While the journey was the destination in the 1956 Michael Todd production (which won five Oscars, including best picture), this slick remake can’t seem to get back to London fast enough. While the original was big and beautiful, with tens of thousands of extras, it had some neat small moments, too. The new version overwhelms with wall-to-wall dialogue, music and sound effects. Calling it a remake isn’t entirely accurate, since it only vaguely resembles the source material and the 1873 Jules Verne novel that inspired it. It still features London gentleman Phileas Fogg, who agrees to circumnavigate the globe on a bet. Comedian Steve Coogan fills in for David Niven, and replaces his prim, controlled demeanor with wide-eyed mania and nonstop chatter. But this is really a Jackie Chan movie, as evidenced by his name above the title and his prominent listing as stunt choreographer. PG for action violence, some crude humor and mild language. 125 min. One and a half stars out of four.

– Christy Lemire, AP Entertainment Writer

‘Dodgeball: A True Underdog Story’

– Vince Vaughn and Ben Stiller’s comedy is little more than an elongated TV skit, though it’s a generally goodhearted bit of silliness that provides some genuine laughs. Nice-guy slacker Vaughn and bullying rival Stiller are competing gym owners whose teams square off in a dodgeball showdown, with the fate of Vaughn’s business in the balance. Writer-director Rawson Marshall Thurber maintains an energetic pace, but the story stretches thin, and among the gags, the clunkers far outnumber the winners. The supporting cast includes Stiller’s wife, Christine Taylor, Rip Torn and Missi Pyle. PG-13 for rude and sexual humor and language. 91 min. Two stars out of four.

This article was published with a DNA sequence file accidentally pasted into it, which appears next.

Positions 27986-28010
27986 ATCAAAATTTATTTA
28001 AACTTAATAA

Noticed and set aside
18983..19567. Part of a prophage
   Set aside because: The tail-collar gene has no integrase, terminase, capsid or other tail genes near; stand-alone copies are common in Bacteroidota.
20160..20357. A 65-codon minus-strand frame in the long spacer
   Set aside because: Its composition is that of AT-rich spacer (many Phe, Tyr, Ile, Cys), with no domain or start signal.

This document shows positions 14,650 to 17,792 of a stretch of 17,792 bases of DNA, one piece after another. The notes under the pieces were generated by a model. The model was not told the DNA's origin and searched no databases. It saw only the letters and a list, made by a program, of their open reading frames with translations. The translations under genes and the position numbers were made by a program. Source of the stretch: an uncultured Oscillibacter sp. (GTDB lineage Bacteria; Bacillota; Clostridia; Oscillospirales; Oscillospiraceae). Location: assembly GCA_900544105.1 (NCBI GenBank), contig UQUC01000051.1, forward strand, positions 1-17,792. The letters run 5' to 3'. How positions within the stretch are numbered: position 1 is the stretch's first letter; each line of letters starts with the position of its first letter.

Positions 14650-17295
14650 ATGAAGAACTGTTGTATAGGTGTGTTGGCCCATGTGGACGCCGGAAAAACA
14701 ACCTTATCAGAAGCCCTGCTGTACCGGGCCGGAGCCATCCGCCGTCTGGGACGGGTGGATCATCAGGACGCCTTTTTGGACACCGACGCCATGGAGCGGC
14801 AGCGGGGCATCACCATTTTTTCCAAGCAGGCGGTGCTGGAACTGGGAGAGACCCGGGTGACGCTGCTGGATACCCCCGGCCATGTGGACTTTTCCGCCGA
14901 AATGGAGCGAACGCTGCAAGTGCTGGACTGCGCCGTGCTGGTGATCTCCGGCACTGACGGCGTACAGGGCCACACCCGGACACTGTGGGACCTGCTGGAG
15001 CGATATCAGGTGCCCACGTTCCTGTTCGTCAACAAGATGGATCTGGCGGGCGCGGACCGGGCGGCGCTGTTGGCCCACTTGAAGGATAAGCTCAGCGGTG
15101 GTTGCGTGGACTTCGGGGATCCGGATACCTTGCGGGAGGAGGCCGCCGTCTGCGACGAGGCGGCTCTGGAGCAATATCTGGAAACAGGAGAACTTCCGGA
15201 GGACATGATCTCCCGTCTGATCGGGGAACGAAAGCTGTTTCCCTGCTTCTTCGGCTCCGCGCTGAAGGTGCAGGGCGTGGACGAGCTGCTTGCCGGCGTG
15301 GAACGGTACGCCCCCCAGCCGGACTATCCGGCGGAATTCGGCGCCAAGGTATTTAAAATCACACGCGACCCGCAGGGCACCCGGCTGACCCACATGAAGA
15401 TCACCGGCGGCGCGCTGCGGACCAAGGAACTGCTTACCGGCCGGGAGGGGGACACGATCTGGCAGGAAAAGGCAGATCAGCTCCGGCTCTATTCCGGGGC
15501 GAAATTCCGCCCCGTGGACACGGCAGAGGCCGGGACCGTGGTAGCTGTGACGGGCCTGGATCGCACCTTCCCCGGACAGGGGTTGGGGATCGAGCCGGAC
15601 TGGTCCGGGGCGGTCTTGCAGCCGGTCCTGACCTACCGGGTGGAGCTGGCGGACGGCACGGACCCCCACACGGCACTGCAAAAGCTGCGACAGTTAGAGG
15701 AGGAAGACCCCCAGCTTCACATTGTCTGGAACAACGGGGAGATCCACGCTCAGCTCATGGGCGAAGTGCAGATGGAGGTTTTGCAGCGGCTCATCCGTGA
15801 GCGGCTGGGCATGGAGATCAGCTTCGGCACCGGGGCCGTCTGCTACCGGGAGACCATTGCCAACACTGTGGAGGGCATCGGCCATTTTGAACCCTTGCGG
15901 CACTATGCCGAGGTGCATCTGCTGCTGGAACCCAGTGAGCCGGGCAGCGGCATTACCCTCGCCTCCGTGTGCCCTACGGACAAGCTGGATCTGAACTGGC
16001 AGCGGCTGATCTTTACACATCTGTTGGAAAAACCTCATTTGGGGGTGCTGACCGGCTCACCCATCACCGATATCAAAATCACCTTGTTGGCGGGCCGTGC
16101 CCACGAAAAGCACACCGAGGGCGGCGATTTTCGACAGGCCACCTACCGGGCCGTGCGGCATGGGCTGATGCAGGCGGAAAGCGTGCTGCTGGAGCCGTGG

– David Germain, AP Movie Writer

‘The Terminal’

The third big-screen pairing of Steven Spielberg as director and Tom Hanks as actor is monumentally staged, with a magnificent and authentic three-story airport terminal built by Spielberg’s crew. The comedy unfortunately tends toward syrupy mush in its dramatic peaks and lines up an overly calculated parade of supporting players orbiting Hanks, who plays an Eastern European man stranded for months in Kennedy airport after a coup back home invalidates his passport. As Hanks builds a life among the oddball airport regulars, the characters and their interactions come off feeling as precise constructs, like the terminal itself. Catherine Zeta-Jones and Stanley Tucci co-star. PG-13 for brief language and drug references. 128 min. Two and a half stars out of four.

– David Germain, AP Movie Writer

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